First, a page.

Phylogenetics is the study of how species on Earth are related and often results in a graphic representation of the links. Much like a family tree, the phylogeny of a species can be shown using cladograms. The closer the branches of the tree, the more closely the species are related. Phylogeny is a subtopic of systematics, which also includes taxonomy.
History of Phylogenetics
For centuries, scientists such as Carolus Linnaeus have tried to classify organisms into like groups in order to figure out their origins. At first, most of this classification was based on anatomy and similar structures or physical features. As technology increased, this classification system was amended to include newly found biochemical data like similarities in DNA. Scientists than began looking at how closely different species were related to one another and when they seemingly went different evolutionary directions.
Phylogenetics was developed to answer these questions and other questions like them. Scientists hypothesized that all species on Earth have evolved from the same common ancestor. The more closely two species are related, the more recent their last common ancestor.
It was not until the 1950s and 1960s that phylogenetics and cladistics started to be used to explain evolution. It was a very controversial topic. Many scientists rejected this type of grouping based on morphology and biochemical similarities. There is room to be subjective in placement of some species in relation to common ancestors. This leads to arguments and disagreements about the evolutionary path of some species.
Phylogenetics and cladistics really did not catch on until the 1990s. Computers and specialized equipment made obtaining evolutionary data from fossils and current specimen cost effective and time efficient. Also, more was known about DNA and the genomes of many species were starting to be mapped. This biochemical data made it easier to classify the species into correct clades without having disagreements.
All species that did evolve from a single common ancestor are considered to be monophyletic. Groupings of only some of the species that evolved from a common ancestor are then called paraphyletic. A group of species that does not include their most recent common ancestor are polyphyletic. All phylogenetic groupings, including monophyletic, paraphyletic, and polyphyletic groups, are called taxa.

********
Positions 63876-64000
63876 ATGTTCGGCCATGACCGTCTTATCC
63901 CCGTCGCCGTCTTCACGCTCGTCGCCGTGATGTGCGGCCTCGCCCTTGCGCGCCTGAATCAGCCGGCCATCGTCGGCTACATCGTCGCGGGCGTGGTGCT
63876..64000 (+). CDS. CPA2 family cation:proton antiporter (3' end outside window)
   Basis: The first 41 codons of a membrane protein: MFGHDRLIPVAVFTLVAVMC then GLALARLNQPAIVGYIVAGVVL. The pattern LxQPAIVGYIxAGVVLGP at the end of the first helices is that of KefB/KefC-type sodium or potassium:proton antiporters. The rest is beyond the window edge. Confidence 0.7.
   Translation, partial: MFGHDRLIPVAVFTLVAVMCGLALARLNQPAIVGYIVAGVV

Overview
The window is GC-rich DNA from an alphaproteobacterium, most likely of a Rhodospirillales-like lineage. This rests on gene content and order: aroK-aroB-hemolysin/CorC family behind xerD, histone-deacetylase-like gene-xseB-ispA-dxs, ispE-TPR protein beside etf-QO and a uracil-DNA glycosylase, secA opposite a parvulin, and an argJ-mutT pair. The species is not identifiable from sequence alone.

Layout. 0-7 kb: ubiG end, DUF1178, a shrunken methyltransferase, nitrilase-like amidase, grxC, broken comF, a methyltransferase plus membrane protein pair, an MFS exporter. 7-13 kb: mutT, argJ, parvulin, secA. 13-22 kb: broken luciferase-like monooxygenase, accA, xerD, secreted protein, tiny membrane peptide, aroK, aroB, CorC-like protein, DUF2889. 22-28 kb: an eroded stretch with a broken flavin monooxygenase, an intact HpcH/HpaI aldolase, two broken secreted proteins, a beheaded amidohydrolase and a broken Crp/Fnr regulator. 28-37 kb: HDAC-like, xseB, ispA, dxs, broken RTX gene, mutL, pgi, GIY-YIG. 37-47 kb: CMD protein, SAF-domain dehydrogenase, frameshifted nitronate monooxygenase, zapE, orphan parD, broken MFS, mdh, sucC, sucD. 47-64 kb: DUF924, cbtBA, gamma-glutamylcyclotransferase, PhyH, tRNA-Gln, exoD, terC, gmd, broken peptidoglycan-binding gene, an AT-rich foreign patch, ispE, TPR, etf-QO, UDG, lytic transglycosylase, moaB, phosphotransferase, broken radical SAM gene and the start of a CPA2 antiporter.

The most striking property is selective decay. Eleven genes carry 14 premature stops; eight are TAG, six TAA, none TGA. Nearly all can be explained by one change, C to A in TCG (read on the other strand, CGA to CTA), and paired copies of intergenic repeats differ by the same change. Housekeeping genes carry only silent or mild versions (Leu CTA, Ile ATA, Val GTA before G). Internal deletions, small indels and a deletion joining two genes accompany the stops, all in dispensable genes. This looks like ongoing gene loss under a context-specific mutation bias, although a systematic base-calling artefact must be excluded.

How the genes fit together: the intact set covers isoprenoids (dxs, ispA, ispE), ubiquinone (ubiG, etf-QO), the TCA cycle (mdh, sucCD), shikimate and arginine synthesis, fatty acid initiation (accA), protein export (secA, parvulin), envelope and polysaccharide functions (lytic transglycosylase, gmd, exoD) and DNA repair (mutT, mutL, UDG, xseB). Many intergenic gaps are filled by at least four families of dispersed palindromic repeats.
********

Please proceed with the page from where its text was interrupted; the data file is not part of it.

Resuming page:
Cladograms, the visual "tree" of the species, also have their own terminology. A clade (pronounced: clayd) is an ancestor and all of its related species. These clades are the "branches" on the tree. If a species is basal to another species, it means it is more primitive and will be found nearer the bottom of the cladogram. Subsequently, clades that are found higher up on the tree are considered to be nested clades in relation to the basal species. The most closely branched speices are called sister clades.
The most basal species on the cladogram is the most recent common ancestor of all other species on the cladogram. A single cladogram will only include the ancestor and its branched species. Unrelated species will not be on the same cladogram. The main "trunk" of the tree has various characteristics listed. Species branch off as the characteristics become more specific and they no longer fit into that category. This is based on the assumption that species become more complex over time.
The Tree of Life
Today, entire genomes of many species have been mapped. This data is available at the touch of a button and is available to everyone. From this data, scientists have put together what is known as the Tree of Life. The Tree of Life is one big cladogram that is almost circular. Versions have been made with only non-extinct species and the even more complicated version that includes every known species that was ever on the Earth at any time. This compilation of clades throughout history gives a relatively clear picture of how life on Earth has evolved since the beginning of time.